Ten Pin Challenge

by Barry Jones
Atlantis Software Ltd
Crash Issue 44, Sep 1987   page(s) 23

Producer: Atlantis
Retail Price: £1.99

The latest in the string of tenpin- bowling simulations (Strike, Tenth Frame, Indoor Games) is Ten Pin Challenge from the budget house Atlantis.

The rules, as if you didn't already know them, are thirty simple: a game can have as many as four players and consists of ten frames. Each player has two balls to knock down the ten skittles that make up a frame.

If all ten are toppled by the first ball the player is given a 'strike', which is ten points (one for each pin) plus the scores from the next two balls (one point for each pin again) - so the maximum score for a frame is 30 points, ten for each of the three balls counted.

If it takes two balls to tumble all ten pins the player gets a 'spare', worth ten points plus the score from the next ball bowled. The maximum for a spare is therefore 20 points.

But if there are still pins standing after two balls have been bowled, the player earns just one point for each pin felled and nothing from the next frame.

Strikes and spares are valuable because they enable you to count the following frames more than once - as part of the score for the strike or spare frame, and as frames by themselves.

After choosing the number of players and skill level, the new bowler can select the weight of ball he's to bowl with. He can aim with the direction cursor, helpful for getting those last few pins. And the amount of 'hook' - the spin of the ball, which makes it curve - can be set with the Hookometer. Getting the right amount of hook is a tricky business, though, so lightning reflexes are needed.

The final stage is power-selection. There's no gauge for this, so timing is essential as you hold down the power key. Too little power with a heavy ball will just get it ball trickling down the alley at a snail's pace, hardly touching the standing pins, while too much strength will send the ball flying down the alley into the gutter at the side.


Joysticks: none
Graphics: primitive
Sound: limited spot FX
Options: one to four players, four skill levels, five ball weights

Yawn! This is soooo boring. I've always thought bowling sims are potentially sleep-inducing, and Ten Pin Challenge proves my point quite nicely. The game is limited to aiming, adjusting spin and firing, so there's nothing to keep the player absorbed. The implementation leaves a lot to be desired, the game runs slowly and it looks shoddy. I wouldn't waste money on this piece of rubbish.
BEN [20%]

Yawn. This is just so slow. The press release says 'there are a lot of armchair sports enthusiasts out there', and I keep getting this vision of an old man with a beer belly wearing a string vest getting all excited because he's bought Ten Pin Challenge! The sprites are badly-defined, and it takes ages to get through three or four frames of animation. When the ball does finally move out of your hands it lumbers down the hall toward the ten skittles, and just as you think you aimed it right it swerves to the side and falls into the gutter. Ten Pin Challenge is definitely a no-no, even if you are an armchair enthusiast!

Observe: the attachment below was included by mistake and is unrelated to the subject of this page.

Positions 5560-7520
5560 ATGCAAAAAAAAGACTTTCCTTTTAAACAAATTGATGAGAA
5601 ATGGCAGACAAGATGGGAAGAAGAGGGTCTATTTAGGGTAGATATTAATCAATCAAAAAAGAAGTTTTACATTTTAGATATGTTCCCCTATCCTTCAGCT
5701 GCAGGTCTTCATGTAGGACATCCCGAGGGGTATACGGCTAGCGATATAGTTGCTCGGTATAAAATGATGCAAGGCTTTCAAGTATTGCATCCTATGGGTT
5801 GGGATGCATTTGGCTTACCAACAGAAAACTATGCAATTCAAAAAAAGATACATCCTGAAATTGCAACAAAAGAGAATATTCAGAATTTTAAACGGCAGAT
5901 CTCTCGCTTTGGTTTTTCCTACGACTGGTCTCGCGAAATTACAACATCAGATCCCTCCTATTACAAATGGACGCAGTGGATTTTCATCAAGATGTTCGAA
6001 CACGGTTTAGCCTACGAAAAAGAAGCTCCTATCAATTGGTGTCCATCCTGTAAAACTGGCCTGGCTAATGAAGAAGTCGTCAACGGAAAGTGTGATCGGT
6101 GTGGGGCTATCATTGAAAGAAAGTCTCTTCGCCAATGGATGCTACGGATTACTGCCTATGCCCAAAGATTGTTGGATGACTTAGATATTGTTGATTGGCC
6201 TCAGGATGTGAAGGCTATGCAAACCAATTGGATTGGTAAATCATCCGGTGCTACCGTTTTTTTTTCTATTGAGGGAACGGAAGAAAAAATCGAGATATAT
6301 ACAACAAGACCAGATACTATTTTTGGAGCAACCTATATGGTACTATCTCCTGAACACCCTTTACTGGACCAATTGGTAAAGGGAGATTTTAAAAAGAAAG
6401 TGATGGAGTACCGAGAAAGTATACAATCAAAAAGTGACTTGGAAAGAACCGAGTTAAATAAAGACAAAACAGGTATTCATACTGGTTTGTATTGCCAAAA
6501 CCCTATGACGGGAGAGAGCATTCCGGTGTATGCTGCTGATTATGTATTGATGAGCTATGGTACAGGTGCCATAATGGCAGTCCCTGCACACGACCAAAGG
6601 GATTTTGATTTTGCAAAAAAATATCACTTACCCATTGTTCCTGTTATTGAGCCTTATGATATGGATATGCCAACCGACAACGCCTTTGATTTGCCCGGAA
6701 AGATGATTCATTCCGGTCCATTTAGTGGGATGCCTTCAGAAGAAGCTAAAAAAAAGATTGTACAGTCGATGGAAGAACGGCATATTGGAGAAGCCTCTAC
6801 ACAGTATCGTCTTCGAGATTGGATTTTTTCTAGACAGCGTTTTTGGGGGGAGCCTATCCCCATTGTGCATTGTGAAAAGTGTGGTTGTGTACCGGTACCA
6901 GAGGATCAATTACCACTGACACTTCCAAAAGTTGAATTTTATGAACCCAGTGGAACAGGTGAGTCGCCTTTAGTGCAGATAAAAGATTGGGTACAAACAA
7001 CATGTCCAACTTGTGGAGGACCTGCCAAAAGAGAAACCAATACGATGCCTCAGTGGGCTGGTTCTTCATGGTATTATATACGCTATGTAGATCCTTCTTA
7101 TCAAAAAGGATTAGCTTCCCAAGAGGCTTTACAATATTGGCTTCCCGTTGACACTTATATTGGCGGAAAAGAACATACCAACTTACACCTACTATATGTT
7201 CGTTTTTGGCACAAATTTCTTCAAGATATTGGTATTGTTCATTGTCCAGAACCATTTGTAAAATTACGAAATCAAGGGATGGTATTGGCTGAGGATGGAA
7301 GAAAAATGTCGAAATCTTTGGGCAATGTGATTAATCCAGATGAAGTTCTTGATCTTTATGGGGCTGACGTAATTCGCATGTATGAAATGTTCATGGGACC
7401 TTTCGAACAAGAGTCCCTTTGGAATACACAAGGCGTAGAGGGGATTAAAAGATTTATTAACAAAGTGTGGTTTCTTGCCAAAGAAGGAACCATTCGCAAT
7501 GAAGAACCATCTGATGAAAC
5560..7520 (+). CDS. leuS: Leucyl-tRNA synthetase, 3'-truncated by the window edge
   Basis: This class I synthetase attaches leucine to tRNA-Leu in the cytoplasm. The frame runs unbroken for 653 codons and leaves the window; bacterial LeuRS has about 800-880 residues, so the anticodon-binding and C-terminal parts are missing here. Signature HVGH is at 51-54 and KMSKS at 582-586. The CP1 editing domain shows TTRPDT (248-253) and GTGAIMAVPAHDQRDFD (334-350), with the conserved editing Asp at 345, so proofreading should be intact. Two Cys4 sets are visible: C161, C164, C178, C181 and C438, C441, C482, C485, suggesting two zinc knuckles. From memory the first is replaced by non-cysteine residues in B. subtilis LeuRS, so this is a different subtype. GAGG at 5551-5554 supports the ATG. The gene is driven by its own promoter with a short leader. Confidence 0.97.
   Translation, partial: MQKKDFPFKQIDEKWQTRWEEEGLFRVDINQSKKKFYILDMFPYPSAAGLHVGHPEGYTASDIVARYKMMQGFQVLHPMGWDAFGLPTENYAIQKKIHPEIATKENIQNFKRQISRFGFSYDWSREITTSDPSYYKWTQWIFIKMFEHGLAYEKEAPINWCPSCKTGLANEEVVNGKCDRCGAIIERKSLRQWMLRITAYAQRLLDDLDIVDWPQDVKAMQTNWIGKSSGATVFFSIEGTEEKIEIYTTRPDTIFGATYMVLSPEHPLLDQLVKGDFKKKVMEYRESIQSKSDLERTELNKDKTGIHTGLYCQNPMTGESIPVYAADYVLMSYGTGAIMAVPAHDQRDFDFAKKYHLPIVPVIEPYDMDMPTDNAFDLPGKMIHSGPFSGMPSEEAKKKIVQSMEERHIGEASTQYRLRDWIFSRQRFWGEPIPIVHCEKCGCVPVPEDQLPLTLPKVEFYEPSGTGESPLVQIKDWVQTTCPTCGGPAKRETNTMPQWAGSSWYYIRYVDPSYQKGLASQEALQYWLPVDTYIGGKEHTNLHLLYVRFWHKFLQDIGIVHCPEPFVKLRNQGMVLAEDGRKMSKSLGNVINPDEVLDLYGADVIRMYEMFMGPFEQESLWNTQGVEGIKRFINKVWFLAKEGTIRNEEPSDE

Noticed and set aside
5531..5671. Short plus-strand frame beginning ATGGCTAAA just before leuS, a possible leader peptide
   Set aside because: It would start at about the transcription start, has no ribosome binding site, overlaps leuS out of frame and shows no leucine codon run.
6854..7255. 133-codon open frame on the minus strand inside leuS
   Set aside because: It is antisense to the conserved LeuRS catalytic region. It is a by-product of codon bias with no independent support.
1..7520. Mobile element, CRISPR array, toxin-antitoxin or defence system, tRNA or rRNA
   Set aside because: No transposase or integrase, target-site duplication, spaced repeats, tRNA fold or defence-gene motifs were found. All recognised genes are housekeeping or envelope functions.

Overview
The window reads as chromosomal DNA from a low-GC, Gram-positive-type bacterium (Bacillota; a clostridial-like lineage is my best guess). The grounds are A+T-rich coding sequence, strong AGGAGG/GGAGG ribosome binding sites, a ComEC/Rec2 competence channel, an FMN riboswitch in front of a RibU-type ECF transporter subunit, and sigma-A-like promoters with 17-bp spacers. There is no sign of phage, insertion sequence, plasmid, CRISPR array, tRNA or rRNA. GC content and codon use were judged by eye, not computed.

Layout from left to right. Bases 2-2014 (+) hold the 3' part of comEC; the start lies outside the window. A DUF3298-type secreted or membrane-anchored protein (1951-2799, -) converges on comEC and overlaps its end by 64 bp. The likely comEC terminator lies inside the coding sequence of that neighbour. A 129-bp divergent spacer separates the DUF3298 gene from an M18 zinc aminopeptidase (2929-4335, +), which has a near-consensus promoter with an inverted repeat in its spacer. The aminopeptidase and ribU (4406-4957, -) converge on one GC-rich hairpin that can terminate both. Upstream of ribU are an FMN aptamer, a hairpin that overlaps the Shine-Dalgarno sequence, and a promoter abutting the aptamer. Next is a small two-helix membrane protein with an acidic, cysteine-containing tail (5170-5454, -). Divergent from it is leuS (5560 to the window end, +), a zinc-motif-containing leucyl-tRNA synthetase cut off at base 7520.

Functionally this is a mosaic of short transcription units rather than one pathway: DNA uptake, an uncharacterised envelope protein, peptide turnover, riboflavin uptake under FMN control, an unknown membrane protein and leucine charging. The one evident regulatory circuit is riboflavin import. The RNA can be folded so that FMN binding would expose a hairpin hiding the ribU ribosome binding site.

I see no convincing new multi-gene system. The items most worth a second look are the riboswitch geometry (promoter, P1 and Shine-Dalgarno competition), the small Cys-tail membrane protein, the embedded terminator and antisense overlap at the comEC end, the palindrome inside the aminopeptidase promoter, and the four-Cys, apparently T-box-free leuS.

NICK [40%]

Everybody wants to get in on the bowling act, but only Tenth Frame has really made any impression. There've been many different ways of presenting the alley on the screen, and the programmer of Ten Pin Challenge has chosen a completely wrong approach. There's no atmosphere, no creative graphics and little playability. In fact, there's very little here to merit a look.
PAUL [17%]

Presentation: 34%
Graphics: 31%
Playability: 24%
Addictive Qualities: 22%
Overall: 26%

Summary: General Rating: The worst bowling sim yet.

Transcript by Chris Bourne

Sinclair User Issue 68, Nov 1987   page(s) 80

Label: Atlantis
Price: £1.99
Memory: 48K/128K
Joystick: Keyboard only
Reviewer: Jerry Muir

The world of strikes, spares and frames comes to the Spectrum. Scoring in ten-pin bowling seems unnecessarily complex - but perhaps that's to make up for the simplicity of rolling the ball and knocking over the pins. Sophisticated stuff, huh?

This game, which can be played by up to four people, takes care of the arcane scoring, so that you can concentrate on toppling those skittles. Problem is that it returns sports simulations to the bad old days of positioning a cursor then trying to stop a spinning pointer just where you want it.

You have to take aim, set the spin then press the trigger for the required amount of time to launch the ball. Shots are interspersed with a tedious pin-replacing routine. Admittedly it's quite tricky, but what does it have to do with the physical act of hurling bowling balls around?

If you're an addict of the sport it might hold some little appeal, providing you've got friends to play against, but there are enough rough edges to make anyone else strike their Spectrum in frustration!

Overall: 4/10

Summary: Primitive bowling simulation which has little to offer to any but the most hard-core fans of the sport.

Transcript by Chris Bourne

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